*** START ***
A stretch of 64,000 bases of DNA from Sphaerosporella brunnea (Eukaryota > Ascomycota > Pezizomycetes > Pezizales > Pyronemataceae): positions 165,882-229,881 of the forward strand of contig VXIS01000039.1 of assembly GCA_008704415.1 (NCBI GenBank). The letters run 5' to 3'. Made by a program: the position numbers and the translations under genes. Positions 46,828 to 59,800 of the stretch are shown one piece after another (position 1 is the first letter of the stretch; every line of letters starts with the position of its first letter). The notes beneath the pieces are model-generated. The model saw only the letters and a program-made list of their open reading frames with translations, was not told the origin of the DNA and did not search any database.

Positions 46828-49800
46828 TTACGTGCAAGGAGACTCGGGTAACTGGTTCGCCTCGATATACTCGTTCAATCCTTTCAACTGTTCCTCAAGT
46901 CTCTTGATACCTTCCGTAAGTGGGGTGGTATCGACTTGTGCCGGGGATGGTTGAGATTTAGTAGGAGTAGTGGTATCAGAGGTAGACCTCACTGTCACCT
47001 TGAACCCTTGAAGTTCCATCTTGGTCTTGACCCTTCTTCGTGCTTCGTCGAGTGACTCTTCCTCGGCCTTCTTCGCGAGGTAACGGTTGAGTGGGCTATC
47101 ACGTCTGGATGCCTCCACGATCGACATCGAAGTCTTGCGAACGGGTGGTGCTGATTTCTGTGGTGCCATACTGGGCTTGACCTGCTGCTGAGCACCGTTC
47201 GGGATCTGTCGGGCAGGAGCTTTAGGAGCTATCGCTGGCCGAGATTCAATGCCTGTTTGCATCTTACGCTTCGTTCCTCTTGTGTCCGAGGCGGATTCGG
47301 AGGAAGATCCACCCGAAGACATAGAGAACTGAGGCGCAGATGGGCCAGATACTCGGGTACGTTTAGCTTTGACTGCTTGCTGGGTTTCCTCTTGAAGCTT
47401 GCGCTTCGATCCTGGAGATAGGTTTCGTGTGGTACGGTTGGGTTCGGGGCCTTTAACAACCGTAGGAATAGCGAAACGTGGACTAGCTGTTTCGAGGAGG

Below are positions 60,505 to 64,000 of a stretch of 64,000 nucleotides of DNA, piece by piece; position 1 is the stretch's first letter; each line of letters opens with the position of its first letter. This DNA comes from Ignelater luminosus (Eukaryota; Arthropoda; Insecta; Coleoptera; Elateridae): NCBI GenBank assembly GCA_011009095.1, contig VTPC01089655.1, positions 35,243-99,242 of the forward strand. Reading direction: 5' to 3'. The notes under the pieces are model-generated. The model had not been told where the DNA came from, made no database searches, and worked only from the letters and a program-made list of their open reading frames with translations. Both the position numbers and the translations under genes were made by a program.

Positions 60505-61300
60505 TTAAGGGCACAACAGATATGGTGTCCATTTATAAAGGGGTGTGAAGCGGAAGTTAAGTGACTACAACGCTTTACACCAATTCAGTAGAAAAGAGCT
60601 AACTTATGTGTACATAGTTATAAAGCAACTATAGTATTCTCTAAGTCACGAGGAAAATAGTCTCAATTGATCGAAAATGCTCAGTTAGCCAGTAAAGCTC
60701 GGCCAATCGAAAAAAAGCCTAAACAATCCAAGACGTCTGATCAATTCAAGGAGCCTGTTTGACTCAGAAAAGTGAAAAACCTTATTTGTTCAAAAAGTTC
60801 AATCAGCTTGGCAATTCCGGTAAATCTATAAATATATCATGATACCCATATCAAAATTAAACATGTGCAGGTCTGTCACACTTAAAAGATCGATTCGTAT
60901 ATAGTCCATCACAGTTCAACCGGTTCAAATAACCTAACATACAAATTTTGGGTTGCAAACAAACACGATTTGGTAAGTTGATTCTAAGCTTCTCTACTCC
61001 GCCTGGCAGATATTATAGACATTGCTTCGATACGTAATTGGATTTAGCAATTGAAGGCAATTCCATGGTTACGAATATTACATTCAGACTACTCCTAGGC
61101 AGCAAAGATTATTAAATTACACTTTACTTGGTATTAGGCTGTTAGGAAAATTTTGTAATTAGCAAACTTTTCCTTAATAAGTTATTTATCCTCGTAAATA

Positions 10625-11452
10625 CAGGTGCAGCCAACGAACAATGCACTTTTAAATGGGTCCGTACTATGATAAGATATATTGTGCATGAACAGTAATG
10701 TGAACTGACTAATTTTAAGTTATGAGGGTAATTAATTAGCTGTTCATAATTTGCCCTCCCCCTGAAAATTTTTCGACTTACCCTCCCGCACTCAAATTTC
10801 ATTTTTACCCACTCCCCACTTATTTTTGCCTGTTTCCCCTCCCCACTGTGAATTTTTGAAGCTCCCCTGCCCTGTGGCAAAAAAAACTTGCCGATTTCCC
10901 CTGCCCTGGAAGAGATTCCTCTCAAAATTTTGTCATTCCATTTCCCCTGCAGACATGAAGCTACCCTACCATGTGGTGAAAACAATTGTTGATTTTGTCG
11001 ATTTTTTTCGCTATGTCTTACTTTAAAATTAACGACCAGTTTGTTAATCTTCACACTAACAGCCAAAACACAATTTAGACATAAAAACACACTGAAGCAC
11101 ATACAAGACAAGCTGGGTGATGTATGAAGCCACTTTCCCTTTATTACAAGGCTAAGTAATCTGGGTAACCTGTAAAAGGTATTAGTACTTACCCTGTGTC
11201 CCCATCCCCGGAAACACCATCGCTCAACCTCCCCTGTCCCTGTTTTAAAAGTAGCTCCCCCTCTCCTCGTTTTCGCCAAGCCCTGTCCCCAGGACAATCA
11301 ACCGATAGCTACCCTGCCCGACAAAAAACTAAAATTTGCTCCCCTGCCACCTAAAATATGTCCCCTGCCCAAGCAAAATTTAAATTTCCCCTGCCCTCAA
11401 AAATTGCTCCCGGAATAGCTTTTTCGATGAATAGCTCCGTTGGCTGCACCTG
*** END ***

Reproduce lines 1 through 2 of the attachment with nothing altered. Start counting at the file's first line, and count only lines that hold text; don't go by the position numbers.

A stretch of 64,000 bases of DNA from Sphaerosporella brunnea (Eukaryota > Ascomycota > Pezizomycetes > Pezizales > Pyronemataceae): positions 165,882-229,881 of the forward strand of contig VXIS01000039.1 of assembly GCA_008704415.1 (NCBI GenBank). The letters run 5' to 3'. Made by a program: the position numbers and the translations under genes. Positions 46,828 to 59,800 of the stretch are shown one piece after another (position 1 is the first letter of the stretch; every line of letters starts with the position of its first letter). The notes beneath the pieces are model-generated. The model saw only the letters and a program-made list of their open reading frames with translations, was not told the origin of the DNA and did not search any database.

Positions 46828-49800